GE refrigerators, as iconically American as the Coca-Cola's cooling inside, will soon need to include an asterisk with their brand-USA claim, says USA Today.
New Chinese owner Haier has every incentive to keep that asterisk as small possible.
The GE appliance unit's U.S. presence — both the local manufacturing and the storied branding — is the appeal of the $5.4 billion deal, say analysts.
The unit and the 40-year license to use the GE brand, are akin to "rocket fuel for Haier. It's a fantastic shot in the arm," said Alan Wolf, senior editor for TWICE Magazine., which covers news in the consumer electronics and technology industries.
"The U.S. is the hottest and the wealthiest market and a prize for any product manufacturer. That is why Samsung and LG have pulled out all the stops to grow their market share in this country."
GE's pedigree goes back to the lightbulb and Thomas Edison.
Formed in 1892 with the merger of Edison General Electric and The Thomson-Houston Co., GE began marketing a full roster of heating and cooking products by 1907, giving it more than a century of brand equity in the U.S.
"GE has been in this game since way before my mom was born," said Richard Doherty, research director at The Envisioneering Group. "They and Westinghouse really ushered in the century with the idea of the electric kitchen and the electric laundry room."
Haier hopes to parlay that lineage into a more esteemed and larger global and U.S. presence, executives indicated in a statement announcing the agreement, which they expect to close mid-year.
Today, the $5.9 billion-in-sales GE appliance unit has about 12,000 employees, most of them (97%) located in the U.S. at its Louisville Appliance Park headquarters in Louisville, Kentucky, and sites including Bloomington, Ind., LaFayette, Ga., and Decatur, Ala.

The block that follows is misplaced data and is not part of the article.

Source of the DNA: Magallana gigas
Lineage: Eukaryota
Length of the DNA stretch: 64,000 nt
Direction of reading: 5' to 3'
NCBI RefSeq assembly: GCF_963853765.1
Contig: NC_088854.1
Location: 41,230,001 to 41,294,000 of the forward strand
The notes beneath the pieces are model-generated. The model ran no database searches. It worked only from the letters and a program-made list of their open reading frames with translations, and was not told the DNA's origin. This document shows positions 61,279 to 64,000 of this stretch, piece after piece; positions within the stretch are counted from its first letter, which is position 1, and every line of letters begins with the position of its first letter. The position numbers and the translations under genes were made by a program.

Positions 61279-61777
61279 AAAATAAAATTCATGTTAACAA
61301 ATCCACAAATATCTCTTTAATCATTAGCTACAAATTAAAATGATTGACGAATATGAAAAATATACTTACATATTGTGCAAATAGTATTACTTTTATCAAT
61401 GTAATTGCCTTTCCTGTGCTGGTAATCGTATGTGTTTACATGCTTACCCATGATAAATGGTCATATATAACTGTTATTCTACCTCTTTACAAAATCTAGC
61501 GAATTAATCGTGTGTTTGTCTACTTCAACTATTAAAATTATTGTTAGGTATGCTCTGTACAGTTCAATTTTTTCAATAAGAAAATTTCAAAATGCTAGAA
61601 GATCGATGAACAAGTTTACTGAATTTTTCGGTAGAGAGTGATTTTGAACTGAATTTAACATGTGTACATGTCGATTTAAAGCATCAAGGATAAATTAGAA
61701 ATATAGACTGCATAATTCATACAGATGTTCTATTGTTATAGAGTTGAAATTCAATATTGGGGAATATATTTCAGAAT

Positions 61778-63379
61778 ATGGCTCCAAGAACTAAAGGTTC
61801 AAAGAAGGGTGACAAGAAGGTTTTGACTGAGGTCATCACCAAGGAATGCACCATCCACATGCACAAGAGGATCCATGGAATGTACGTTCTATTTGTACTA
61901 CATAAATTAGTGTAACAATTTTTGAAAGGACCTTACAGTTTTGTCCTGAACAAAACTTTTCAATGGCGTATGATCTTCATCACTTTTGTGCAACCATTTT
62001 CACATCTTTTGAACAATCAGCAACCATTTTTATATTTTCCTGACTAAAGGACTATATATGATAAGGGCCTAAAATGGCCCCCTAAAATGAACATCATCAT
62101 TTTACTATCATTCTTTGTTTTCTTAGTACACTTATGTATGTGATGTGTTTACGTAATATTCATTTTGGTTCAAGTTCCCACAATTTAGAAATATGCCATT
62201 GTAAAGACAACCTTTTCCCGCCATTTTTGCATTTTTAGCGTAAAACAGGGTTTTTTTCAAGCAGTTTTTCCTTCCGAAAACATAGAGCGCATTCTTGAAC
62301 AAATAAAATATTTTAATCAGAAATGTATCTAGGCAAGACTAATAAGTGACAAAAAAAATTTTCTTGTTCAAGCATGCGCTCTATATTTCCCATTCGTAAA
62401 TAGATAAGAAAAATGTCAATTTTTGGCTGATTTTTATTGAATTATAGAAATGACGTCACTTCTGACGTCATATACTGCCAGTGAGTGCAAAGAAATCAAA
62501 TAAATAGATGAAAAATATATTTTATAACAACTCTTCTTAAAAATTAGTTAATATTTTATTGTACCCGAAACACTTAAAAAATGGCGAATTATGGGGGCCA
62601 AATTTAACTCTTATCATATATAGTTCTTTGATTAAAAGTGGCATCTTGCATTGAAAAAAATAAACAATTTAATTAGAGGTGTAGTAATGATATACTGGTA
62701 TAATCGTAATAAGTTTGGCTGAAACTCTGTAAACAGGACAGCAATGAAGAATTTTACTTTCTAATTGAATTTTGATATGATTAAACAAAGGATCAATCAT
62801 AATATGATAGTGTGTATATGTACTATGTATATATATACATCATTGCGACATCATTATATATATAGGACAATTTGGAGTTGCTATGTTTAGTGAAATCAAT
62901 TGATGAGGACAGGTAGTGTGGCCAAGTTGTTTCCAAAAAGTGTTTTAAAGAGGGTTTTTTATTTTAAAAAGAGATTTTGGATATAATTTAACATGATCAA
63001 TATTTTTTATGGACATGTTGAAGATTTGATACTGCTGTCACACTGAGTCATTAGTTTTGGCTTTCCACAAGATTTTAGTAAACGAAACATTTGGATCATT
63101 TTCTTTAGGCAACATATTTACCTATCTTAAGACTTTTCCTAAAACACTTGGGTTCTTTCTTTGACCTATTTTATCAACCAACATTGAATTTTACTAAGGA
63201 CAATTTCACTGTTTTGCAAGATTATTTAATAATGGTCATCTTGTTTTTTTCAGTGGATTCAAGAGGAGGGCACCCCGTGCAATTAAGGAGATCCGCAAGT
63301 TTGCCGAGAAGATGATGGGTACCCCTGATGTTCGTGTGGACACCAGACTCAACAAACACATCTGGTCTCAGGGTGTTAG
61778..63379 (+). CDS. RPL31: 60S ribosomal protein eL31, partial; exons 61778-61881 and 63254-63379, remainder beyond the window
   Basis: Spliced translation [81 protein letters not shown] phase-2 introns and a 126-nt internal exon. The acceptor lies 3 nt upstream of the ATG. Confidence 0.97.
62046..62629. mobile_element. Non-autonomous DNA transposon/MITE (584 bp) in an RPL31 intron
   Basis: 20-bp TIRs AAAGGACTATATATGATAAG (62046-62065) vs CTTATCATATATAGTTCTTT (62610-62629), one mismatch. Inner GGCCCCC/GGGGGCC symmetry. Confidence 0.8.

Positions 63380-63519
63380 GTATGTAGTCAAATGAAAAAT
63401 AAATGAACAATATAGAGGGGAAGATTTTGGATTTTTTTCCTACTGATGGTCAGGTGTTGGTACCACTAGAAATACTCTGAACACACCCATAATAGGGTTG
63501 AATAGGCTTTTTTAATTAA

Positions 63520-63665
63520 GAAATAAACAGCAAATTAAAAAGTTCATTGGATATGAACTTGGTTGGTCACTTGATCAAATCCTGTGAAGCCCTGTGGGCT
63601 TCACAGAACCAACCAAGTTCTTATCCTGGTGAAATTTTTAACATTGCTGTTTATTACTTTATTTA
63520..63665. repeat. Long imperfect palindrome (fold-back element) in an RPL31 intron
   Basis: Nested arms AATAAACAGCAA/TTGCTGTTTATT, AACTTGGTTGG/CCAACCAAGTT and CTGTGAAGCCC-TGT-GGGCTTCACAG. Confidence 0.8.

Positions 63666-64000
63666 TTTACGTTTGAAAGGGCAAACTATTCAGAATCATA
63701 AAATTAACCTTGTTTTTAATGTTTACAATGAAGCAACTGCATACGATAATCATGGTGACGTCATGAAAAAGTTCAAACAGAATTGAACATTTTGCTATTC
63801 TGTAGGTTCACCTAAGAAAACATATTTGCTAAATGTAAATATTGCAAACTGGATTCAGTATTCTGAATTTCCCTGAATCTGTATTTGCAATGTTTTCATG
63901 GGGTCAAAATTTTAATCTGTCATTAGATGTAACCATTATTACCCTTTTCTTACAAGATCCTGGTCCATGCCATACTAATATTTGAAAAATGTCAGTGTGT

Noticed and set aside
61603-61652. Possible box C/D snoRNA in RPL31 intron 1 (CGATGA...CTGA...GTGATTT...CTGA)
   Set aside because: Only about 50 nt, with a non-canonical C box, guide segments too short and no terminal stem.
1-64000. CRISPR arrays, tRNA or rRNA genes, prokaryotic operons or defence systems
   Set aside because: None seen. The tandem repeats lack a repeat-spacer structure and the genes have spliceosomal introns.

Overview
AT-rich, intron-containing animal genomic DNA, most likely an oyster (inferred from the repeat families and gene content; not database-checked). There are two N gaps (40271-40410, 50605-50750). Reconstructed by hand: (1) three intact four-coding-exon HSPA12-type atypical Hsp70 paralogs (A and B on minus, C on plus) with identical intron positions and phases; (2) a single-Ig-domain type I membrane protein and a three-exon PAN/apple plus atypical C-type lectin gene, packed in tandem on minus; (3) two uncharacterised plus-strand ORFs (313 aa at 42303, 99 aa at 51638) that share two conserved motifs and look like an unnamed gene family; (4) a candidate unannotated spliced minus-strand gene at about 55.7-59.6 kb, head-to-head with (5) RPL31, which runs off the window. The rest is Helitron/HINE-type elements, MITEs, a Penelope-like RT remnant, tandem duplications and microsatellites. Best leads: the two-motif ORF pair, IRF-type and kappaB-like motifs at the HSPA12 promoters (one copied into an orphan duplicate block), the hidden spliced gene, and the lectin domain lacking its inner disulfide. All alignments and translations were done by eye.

Haier, based in Qingdao, China, has pledged to retain the GE appliances management team and its employees in the U.S.
That pledge prompted a big outpouring of relief from workers and Louisville leaders, who embraced the Chinese company's decision to make the city its new U.S. headquarters, easing concerns of 6,000 workers worried about the alternatives. GE had been shopping around its appliance unit since 2008 and last month called off a potential sale to Sweden's Electrolux.
RETURN TO US
Four years ago, GE began returning production of appliances to the U.S., such that more than 80% of GE’s appliances were made in the US in 2015, says Euromonitor analyst Feng Zhang.
This move allowed GE to more loudly tout the largely American-made status of its refrigerators, washers and driers.
Haier's acquisition gives it a "century-old brand asset and could, potentially, change the global major appliances market landscape," Zhang said in a report Friday.
Haier, whose own roots trace back to the 1930s, isn't completely unknown in the U.S. It formed a U.S. subsidiary 16 years ago and opened a factory in Camden, S.C.
But as a brand, it barely registers in the U.S., a contrast with its international presence.